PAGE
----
Maryland's Tobacco Resource Center - Linking Professionals to Best Practices

Physical Therapists

Physical therapists are in a special position to promote the health of their clients, especially post-surgery or injury, and thus significantly reduce smoking among their clients.

The facts about smoking

  • Smoking impacts the speed and quality of recovery from injuries, illnesses, and other chronic conditions.1
  • Studies have demonstrated that current smokers have 44% fewer years of healthy life than individuals who have never used any substances.2
  • Individuals with disabilities typically have higher smoking rates than those without disabilities.2
  • Studies have shown that when smoking cessation interventions are administered from two or more health care providers, patients are three more times likely to make a quit attempt.2

The effects of tobacco on the body2

  • The effects of smoking on the lungs are well documented.  However, the physiologic effects of smoking on other parts of the body are of particular importance to physical therapists.
  • Smoking interferes with oxygen transport by reducing the proliferation of red blood cells.
  • Smoking decreases concentrations of antioxidant vitamins and nutrients, including folate and riboflavin, vitamins E and C, and melatonin.
  • Smoking leads to tissue damage through rapid vascular aging.
  • Tobacco use hinders tissue healing.
  • Tobacco use also suppresses immune response.
  • As people age, tobacco use may negatively affect balance and lead to reduced strength.
  • Nicotine can cross the blood-brain barrier and have a negative effect on brain circulation.
  • Research has shown links between smoking and increased instances of chronic pain.

The role of physical therapists in smoking cessation2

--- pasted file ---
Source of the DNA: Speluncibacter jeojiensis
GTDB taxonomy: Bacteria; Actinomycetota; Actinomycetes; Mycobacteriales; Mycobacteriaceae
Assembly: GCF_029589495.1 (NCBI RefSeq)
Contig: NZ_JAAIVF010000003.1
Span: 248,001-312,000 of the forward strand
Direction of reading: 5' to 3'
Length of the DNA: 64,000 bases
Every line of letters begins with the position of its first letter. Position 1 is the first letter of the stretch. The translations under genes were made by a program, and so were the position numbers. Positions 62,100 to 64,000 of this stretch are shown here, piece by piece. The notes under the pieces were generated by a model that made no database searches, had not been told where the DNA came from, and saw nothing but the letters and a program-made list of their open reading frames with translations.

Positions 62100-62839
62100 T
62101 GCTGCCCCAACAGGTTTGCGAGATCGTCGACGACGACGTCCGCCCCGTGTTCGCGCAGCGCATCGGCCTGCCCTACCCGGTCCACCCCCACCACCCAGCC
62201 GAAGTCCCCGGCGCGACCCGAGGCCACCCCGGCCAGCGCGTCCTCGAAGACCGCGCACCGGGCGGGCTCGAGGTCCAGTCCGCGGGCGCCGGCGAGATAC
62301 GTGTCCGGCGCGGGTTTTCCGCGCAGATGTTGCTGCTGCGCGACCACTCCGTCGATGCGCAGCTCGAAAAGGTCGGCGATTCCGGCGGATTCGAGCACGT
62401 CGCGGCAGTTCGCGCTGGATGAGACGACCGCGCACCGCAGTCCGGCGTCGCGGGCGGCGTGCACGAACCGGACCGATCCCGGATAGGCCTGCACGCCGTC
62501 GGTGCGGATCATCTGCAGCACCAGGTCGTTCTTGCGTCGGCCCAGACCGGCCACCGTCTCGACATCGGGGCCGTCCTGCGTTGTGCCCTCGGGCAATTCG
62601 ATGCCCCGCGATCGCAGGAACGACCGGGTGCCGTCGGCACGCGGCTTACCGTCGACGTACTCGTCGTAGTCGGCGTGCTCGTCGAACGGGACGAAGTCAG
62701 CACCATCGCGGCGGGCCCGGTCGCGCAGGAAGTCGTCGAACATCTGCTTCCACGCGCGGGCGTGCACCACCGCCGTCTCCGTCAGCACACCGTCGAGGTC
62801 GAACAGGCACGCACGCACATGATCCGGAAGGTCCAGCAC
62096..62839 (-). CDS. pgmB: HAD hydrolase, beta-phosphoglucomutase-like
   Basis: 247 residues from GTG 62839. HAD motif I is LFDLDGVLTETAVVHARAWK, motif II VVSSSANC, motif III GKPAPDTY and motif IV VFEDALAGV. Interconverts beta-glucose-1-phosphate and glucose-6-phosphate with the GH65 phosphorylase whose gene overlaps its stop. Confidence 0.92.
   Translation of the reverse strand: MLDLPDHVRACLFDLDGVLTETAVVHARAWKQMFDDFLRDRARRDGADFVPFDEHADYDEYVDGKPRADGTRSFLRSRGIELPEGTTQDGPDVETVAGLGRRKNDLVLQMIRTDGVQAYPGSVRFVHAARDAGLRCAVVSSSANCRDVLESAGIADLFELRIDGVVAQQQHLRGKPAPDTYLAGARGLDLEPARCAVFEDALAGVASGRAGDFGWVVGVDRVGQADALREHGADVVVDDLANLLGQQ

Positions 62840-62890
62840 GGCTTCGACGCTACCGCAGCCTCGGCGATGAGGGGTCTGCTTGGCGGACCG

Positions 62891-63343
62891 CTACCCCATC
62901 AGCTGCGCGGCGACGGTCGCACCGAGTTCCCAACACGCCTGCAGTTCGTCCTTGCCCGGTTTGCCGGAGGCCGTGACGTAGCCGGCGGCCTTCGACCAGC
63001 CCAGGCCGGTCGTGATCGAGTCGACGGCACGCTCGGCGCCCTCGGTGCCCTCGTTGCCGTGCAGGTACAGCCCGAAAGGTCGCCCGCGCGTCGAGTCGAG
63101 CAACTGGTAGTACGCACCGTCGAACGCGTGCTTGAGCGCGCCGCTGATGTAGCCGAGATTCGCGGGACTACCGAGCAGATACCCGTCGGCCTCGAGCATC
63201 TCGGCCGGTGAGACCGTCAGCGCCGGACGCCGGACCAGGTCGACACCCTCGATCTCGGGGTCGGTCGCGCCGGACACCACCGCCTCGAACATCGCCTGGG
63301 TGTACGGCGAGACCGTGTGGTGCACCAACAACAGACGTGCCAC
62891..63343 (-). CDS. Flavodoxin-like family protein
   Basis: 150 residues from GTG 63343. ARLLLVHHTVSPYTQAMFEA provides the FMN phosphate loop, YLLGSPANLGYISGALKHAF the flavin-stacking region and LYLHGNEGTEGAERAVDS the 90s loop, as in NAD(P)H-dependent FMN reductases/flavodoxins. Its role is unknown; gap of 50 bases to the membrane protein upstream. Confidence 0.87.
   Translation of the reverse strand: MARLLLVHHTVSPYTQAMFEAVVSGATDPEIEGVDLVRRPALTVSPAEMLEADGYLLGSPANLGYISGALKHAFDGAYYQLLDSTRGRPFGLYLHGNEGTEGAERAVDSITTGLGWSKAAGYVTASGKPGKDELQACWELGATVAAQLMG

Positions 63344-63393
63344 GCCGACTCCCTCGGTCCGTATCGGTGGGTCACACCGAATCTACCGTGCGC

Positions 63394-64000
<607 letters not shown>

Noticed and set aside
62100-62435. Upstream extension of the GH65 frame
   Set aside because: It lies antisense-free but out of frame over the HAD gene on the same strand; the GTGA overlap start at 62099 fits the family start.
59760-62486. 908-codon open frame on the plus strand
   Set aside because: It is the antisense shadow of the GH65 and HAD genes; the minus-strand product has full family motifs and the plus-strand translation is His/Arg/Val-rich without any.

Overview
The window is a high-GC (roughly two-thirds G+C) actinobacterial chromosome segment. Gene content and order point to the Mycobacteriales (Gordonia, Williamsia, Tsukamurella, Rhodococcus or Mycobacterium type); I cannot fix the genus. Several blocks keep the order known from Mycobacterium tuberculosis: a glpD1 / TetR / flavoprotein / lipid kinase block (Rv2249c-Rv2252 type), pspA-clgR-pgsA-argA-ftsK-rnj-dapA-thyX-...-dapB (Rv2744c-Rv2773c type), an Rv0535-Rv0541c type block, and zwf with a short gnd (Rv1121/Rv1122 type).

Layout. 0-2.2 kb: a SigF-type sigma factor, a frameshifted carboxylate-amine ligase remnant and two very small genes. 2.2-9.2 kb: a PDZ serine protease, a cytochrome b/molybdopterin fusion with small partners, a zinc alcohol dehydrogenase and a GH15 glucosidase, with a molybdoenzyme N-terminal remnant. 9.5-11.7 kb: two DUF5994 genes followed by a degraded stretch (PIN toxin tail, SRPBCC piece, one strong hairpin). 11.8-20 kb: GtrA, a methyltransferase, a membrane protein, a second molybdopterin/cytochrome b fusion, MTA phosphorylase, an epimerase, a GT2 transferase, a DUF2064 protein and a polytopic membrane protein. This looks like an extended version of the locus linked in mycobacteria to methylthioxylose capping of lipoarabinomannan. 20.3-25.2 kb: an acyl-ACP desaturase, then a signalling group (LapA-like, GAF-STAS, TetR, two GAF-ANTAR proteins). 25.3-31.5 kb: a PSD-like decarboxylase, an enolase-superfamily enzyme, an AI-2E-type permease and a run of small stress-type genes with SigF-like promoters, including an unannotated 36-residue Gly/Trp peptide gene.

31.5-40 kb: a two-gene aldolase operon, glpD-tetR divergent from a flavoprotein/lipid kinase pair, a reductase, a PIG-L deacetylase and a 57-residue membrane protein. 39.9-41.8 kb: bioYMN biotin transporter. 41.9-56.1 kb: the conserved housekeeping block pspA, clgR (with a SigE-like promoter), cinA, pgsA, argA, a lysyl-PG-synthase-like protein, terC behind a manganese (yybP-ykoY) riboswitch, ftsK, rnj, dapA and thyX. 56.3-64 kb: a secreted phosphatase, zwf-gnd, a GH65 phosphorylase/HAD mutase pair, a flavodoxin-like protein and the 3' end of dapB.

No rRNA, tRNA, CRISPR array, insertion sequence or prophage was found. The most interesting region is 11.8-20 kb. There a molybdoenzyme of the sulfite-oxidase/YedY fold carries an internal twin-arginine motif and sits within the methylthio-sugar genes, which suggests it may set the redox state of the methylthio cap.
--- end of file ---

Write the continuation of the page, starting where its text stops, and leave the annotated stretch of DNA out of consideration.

How can physical therapists help patients quit smoking?

  • There are several aspects to the therapy environment that make it an ideal setting for a smoking intervention: 
  • Physical therapists normally have frequent follow-up visits with their patients over an extended period of time to carry out their routine therapy exercises.
  • Visits with patients are personalized, which allow physical therapists an opportunity to build rapport with their patients.
  • Physical therapists center their sessions on patient education of their particular illness, injury or chronic condition.
  • Smoking questionnaires can help physical therapists identify smokers, their level of addiction, and their intention to quit.
  • Once smoking has been identified, the physical therapist may encounter “teachable moments” for patients in need of smoking cessation counseling in outpatient and inpatient settings.
  • Through coordinated planning, the physical therapist and physical therapist assistant can work together to set and meet goals for tobacco cessation in their patients.

The 5 A’s, outlined here, provide a guideline for physical therapists to address smoking with their patients.

Physical Therapists can assist with patient smoking cessation by1:

  • Incorporating tobacco assessments within the regular physical therapy appointments.